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    When Your Child's ADHD Affects You as a Couple

    WebMD Feature
    Reviewed by Dan Brennan, MD

    It takes a lot of work to keep a healthy relationship with your spouse or partner. That can be even more of a challenge when you have a child with ADHD.

    "Anytime you have a child with a condition like ADHD that impacts his ability to socialize, to follow rules, to learn, and listen, it impacts your marriage," says Los Angeles psychotherapist Jenn Berman, PhD.

    Your partnership is one of the most important tools you have to help your child grow and thrive, so it needs and deserves attention. Work together, and you’ll find ways to focus on your child and on each other as well, Berman says.

    Patience Is Important

    "Many times, I see two parents who are on different pages when it comes to whether their child has ADHD at all, or if they do agree to that, how it should be treated," says Mark Wolraich, MD, a pediatrics professor at the University of Oklahoma Health Sciences Center.

    It can take some time to come to terms with the diagnosis. If one of you gets there first, give your partner time. You may even need to get a second opinion. Once you're on the same page about the diagnosis, work as a team to decide your plans for treatment.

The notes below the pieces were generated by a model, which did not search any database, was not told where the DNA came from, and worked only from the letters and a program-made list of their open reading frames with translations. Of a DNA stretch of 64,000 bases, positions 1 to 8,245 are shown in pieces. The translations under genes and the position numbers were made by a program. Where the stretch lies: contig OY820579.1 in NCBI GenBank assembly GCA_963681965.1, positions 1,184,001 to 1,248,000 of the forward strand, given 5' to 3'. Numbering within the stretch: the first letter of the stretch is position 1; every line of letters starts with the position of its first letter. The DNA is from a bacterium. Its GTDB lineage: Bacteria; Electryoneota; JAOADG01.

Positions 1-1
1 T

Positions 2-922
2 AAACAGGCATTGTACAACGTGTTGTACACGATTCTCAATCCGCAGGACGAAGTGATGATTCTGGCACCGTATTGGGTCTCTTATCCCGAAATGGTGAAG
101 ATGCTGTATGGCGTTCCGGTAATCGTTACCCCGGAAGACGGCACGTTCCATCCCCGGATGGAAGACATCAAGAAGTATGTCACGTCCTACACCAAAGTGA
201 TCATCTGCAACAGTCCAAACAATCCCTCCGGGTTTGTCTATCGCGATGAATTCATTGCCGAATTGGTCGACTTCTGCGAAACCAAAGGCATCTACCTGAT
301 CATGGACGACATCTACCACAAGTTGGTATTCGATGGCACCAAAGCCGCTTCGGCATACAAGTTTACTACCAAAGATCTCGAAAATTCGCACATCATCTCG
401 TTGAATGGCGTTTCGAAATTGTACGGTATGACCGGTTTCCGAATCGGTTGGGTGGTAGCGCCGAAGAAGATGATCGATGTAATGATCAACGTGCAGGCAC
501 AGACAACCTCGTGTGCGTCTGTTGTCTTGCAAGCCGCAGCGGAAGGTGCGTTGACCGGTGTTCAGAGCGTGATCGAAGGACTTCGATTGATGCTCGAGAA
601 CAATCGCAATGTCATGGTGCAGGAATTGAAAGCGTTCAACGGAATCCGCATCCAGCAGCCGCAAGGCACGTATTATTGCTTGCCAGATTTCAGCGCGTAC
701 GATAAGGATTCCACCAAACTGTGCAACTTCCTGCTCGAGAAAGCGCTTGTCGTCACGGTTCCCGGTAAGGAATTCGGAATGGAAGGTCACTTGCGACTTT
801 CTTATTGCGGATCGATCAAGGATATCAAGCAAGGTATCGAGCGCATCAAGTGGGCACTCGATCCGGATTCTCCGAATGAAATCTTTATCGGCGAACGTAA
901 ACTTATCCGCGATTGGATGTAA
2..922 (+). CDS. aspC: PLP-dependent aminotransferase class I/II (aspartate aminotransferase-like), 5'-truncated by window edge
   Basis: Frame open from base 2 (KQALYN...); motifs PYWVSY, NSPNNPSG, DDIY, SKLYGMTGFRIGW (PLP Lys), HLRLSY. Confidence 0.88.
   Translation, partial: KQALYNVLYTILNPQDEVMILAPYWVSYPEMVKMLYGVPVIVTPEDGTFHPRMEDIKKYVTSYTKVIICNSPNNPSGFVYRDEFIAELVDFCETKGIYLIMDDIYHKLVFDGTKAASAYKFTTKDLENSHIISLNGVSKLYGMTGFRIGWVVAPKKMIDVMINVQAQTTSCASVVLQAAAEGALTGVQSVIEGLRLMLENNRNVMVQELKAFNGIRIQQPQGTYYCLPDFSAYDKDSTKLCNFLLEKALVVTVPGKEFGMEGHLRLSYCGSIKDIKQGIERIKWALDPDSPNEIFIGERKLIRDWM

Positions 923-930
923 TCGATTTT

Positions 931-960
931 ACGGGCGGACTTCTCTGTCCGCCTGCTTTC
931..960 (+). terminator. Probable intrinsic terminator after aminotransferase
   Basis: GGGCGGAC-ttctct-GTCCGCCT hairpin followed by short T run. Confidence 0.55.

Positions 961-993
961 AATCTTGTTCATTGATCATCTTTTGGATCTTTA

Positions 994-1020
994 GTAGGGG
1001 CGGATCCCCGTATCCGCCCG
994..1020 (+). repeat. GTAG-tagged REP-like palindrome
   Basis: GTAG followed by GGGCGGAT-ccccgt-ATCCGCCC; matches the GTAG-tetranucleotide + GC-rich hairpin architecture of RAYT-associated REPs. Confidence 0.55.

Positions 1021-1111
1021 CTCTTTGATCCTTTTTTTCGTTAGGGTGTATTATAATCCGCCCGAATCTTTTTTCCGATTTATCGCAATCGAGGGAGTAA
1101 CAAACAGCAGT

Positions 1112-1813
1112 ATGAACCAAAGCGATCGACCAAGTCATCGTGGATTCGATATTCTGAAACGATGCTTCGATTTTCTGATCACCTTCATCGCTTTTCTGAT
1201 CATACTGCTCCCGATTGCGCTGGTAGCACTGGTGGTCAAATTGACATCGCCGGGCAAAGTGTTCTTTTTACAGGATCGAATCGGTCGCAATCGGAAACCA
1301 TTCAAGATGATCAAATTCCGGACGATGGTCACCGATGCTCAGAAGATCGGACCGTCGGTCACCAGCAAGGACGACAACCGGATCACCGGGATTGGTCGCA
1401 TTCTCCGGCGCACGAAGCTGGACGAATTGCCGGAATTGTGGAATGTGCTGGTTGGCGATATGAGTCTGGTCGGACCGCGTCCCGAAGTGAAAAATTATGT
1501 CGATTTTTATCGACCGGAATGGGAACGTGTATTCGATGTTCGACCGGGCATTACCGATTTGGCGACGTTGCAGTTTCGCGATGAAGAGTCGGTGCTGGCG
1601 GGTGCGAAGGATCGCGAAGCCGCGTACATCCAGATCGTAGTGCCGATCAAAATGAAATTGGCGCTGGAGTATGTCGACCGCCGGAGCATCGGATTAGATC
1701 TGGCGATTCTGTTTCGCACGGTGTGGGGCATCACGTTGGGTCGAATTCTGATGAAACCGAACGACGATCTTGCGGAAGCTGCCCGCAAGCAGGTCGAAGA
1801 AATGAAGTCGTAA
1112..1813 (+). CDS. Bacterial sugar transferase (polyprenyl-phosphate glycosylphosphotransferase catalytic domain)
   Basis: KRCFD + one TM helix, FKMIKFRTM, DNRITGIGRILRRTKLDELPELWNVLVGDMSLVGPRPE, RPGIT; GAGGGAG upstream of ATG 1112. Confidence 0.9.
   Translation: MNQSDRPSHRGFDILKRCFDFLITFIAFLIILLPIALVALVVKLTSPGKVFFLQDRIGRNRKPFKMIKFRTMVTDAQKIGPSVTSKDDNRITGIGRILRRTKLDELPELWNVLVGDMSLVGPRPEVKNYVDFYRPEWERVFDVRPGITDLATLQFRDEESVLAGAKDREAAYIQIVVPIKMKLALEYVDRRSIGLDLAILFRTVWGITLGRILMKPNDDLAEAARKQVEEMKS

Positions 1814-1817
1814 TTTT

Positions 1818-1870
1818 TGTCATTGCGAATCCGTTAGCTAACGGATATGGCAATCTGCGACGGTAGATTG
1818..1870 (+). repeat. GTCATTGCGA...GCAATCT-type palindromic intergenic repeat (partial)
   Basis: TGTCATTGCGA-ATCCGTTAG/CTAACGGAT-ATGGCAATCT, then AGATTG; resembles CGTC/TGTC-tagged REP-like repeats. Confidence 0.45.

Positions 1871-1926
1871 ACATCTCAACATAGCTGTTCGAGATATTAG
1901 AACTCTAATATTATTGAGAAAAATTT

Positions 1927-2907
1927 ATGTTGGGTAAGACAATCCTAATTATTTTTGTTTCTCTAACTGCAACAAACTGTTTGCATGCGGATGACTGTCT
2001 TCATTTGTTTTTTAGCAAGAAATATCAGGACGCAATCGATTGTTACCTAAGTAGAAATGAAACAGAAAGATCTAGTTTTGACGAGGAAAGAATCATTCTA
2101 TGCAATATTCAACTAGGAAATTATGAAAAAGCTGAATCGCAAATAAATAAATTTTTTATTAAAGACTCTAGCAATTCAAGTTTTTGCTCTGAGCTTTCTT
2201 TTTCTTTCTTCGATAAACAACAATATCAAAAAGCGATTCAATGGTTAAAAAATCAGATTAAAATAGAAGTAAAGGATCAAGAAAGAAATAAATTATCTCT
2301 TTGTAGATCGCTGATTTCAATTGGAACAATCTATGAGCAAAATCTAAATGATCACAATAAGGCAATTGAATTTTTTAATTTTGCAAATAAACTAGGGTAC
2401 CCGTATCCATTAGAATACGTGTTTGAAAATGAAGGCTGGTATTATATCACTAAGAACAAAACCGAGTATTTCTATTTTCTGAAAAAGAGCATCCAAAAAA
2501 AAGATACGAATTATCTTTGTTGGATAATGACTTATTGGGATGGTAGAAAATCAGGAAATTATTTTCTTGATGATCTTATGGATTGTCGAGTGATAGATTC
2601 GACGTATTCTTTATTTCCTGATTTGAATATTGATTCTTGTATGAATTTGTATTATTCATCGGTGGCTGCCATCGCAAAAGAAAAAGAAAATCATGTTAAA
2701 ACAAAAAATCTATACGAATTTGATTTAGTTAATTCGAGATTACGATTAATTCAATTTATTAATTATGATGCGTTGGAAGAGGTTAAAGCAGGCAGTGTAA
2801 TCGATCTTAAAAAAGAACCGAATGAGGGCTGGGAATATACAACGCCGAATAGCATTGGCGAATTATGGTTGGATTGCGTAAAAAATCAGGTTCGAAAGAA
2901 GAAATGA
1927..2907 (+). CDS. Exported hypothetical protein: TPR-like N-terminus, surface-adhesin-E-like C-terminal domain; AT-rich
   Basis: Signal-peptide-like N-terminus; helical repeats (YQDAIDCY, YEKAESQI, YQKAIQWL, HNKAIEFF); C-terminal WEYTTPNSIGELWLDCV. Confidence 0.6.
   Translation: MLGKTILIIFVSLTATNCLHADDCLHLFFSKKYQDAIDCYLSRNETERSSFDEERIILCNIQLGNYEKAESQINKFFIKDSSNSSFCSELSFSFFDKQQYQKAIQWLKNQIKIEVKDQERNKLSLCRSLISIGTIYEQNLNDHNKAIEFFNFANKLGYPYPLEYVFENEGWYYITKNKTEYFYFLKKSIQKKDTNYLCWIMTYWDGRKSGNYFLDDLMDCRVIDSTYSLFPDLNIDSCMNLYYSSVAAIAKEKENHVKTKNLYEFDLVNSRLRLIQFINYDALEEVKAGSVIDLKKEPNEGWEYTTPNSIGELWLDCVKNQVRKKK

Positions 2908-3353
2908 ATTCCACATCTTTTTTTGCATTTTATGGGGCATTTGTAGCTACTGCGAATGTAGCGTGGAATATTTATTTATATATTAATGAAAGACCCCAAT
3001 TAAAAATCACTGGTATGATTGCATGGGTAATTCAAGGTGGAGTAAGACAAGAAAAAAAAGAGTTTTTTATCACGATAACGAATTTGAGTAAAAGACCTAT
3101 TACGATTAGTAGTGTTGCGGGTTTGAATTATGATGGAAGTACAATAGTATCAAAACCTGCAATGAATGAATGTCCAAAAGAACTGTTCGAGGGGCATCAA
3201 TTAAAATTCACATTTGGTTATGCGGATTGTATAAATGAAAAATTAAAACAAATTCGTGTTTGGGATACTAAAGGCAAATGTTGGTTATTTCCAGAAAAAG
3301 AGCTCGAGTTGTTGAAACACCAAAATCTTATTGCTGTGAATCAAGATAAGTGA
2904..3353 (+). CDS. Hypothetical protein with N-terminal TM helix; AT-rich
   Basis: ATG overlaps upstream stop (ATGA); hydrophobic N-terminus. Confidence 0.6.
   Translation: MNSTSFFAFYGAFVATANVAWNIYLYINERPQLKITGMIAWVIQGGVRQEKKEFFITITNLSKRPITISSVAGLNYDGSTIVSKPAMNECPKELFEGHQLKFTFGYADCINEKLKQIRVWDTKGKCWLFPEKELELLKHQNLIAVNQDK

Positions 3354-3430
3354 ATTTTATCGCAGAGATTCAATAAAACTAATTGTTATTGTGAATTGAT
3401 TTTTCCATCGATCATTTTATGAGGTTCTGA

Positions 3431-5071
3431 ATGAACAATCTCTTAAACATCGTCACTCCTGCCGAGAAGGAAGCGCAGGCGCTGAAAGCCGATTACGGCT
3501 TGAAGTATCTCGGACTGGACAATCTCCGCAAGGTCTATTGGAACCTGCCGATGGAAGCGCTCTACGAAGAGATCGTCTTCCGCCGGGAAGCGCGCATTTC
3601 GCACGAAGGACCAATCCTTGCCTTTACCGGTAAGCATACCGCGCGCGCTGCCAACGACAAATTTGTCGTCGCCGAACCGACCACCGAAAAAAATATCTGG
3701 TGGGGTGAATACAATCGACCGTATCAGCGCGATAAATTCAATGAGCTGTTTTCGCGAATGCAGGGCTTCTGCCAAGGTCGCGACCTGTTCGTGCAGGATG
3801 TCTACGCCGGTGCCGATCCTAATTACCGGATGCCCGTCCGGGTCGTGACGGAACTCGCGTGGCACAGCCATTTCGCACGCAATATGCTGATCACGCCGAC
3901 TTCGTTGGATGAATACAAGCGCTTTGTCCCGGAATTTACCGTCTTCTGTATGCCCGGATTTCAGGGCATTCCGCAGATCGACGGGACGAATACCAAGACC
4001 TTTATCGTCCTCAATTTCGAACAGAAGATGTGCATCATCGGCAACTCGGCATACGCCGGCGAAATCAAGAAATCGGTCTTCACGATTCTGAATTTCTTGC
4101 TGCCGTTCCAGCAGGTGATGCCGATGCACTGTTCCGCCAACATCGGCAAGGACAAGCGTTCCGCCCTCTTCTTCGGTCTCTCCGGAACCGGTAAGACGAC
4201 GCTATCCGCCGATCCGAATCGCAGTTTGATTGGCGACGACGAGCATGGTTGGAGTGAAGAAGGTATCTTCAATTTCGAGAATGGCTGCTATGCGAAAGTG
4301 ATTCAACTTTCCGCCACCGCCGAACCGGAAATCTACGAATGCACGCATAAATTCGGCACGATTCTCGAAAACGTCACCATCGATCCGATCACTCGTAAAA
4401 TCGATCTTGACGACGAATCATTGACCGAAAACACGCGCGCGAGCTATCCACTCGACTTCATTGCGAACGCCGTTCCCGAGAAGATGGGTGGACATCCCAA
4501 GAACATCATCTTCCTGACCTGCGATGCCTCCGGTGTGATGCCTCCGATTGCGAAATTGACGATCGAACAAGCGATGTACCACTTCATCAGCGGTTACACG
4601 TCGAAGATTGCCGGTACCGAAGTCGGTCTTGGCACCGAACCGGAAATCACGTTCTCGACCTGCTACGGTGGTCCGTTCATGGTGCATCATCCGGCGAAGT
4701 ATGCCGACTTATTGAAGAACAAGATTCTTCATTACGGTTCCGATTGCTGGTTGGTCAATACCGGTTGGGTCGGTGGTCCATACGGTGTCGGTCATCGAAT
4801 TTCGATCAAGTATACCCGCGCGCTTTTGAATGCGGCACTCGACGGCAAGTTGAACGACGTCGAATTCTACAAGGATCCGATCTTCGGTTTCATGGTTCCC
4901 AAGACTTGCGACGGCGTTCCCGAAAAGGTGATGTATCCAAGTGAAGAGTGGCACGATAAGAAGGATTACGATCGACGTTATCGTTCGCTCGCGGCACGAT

What You Can Do as a Team

    Terry Dickson, MD, director of the Behavioral Medicine Clinic of NW Michigan, has ADHD. So do his two children. His wife doesn't.

    Having a child with the disorder "will affect your marriage, and you both need to be equally committed to making it work," he says.

    Create structure and routine. This is good for your kid, and it also lets you carve out time for you and your partner to connect.

    Set up rules for the home. "Create and agree on clear house rules with your partner," Wolraich says. When you’re on the same page about how to raise your children, both with and without ADHD, you’ll be a lot less likely to clash over parenting approaches.

    Talk about your relationship. "Parents with a child with ADHD tend to put the child’s needs first, which is understandable,” Berman says. “But spend time on the needs of the relationship as well, and learn what those needs are through strong communication."

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